/Lecture4 /Lecture6
###### Introduction to Dynamic Programming

Computing the nth Fibonacci number using recursion (fib(n) = fib(n-1)+fib(n-2)) takes time
at least 2^{n/2}. We improve this by noting that this computation is highly redundant.
For example, fib(3) is recomputed many times. To see this, look at the recursion tree
for, say, fib(8):

(This was generated using the "show_call_graph" utility from /Prog1, applied to call graphs generated by running the fib() routine given to you there.)

To improve this, we can use dynamic programming. This is implemented one of two ways:

- caching results of computations for later re-use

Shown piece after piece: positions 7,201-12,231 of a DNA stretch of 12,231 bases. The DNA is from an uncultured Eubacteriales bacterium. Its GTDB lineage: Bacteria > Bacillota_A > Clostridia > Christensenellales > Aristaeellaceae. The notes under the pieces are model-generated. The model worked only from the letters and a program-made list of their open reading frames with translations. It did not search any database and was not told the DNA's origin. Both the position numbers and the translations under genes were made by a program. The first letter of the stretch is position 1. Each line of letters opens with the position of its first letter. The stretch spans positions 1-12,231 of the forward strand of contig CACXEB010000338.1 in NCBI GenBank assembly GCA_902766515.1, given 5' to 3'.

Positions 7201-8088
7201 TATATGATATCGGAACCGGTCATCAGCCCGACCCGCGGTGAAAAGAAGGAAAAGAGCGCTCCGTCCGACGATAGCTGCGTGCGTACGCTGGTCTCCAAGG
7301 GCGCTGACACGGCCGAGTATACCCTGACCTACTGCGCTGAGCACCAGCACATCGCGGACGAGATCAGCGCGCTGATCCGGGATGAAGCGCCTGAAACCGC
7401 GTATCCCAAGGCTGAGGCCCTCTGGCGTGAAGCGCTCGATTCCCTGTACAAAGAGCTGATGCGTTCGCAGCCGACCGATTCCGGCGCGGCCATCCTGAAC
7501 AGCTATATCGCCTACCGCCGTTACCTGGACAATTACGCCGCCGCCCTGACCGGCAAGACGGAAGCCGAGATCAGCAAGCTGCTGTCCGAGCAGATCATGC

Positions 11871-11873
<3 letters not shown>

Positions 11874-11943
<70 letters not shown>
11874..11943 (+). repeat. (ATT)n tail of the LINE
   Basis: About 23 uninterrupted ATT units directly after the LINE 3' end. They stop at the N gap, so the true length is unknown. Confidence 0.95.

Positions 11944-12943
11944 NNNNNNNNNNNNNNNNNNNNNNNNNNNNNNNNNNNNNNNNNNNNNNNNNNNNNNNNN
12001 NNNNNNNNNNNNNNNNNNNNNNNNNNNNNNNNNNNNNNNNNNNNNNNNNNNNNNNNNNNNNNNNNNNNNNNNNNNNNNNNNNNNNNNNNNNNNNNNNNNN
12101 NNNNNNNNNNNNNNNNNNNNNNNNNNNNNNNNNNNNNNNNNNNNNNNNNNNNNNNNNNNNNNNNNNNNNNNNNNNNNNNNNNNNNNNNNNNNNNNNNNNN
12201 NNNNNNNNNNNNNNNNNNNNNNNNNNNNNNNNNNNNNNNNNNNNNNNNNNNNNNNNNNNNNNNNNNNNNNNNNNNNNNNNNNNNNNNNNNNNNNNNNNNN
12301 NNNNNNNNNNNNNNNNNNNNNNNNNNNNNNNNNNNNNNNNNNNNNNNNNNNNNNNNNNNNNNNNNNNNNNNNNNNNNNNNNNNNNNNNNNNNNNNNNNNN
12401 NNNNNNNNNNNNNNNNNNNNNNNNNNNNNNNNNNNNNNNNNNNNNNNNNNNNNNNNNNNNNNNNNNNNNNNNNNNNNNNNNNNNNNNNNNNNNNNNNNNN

- filling out a table bottom up.

For details, see S04_CS141:FibonacciByDP .

We also considered counting paths: S04_CS141:CountingPathsByDP, and did a class exercise about counting the number of subsets of {1,2,..,n} that have size k: S04_CS141:NChooseKByDP .

For more examples: S04_CS141:DynamicProgramming

Generally, the difficult part of dynamic programming is figuring out what class of subproblems to look at. Here, the thinking is very similar to what you need when you are trying to apply any divide and conquer approach (e.g. from mergesort). You identify smaller or simpler problems such that, if you had those solved, you could solve the given problem easily. Then you recursively ask what subproblems you would need to solve to solve those subproblems, and so on.

If you get stuck figuring out how to "divide and conquer", consider small concrete examples of the problem, try brute force enumeration (by hand), and look for patterns.

Finally, the running time of your algorithm will be something like

- (the number of distinct subproblems)×(the work per subproblem).